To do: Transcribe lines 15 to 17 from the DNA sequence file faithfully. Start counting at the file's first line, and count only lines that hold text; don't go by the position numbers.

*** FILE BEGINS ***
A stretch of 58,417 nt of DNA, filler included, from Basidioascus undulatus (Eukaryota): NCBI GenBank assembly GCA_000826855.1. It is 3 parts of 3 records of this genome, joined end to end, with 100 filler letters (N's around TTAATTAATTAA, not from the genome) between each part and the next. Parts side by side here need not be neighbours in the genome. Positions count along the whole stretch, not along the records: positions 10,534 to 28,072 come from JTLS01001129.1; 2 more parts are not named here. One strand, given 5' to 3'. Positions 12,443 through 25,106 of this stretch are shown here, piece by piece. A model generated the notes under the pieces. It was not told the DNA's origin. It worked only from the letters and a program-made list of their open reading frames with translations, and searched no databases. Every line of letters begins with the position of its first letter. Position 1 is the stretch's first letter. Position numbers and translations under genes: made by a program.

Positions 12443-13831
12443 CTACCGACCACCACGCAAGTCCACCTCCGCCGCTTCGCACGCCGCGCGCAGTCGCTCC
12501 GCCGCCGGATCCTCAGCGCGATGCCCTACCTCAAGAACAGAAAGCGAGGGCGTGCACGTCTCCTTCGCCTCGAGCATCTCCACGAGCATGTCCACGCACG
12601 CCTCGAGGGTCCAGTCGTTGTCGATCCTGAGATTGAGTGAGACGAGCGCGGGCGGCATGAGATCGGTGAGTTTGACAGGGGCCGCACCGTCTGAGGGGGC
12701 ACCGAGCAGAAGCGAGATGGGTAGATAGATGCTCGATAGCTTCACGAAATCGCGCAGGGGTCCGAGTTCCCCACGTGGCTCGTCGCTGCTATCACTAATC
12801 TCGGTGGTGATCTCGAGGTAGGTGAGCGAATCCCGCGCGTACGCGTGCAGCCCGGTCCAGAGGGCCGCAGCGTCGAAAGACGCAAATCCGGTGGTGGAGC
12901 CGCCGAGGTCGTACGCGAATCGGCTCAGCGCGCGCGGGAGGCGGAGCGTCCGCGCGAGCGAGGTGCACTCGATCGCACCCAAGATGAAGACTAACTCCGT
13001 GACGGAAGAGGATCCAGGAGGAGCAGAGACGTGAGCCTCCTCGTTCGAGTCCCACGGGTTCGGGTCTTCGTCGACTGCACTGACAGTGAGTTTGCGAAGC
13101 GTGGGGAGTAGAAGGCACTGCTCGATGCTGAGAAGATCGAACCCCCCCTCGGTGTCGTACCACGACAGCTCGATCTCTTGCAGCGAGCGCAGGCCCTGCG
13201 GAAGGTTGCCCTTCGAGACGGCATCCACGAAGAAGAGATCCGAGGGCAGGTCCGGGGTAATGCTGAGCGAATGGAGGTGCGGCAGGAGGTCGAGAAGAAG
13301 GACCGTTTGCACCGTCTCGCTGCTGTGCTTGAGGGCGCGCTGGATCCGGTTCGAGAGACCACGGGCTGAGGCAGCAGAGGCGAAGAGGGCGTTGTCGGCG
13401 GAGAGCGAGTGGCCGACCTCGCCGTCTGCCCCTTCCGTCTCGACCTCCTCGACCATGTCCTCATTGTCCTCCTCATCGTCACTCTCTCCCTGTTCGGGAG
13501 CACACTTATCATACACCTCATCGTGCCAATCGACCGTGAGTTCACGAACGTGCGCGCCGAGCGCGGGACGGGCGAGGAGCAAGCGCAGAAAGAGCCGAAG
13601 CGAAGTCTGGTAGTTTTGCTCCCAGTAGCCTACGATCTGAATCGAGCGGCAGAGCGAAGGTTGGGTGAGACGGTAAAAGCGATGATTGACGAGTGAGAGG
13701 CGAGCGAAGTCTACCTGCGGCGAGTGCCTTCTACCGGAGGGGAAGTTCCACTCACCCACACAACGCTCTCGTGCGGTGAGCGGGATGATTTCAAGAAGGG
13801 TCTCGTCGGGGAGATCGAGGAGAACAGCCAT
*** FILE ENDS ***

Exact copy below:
13601 CGAAGTCTGGTAGTTTTGCTCCCAGTAGCCTACGATCTGAATCGAGCGGCAGAGCGAAGGTTGGGTGAGACGGTAAAAGCGATGATTGACGAGTGAGAGG
13701 CGAGCGAAGTCTACCTGCGGCGAGTGCCTTCTACCGGAGGGGAAGTTCCACTCACCCACACAACGCTCTCGTGCGGTGAGCGGGATGATTTCAAGAAGGG
13801 TCTCGTCGGGGAGATCGAGGAGAACAGCCAT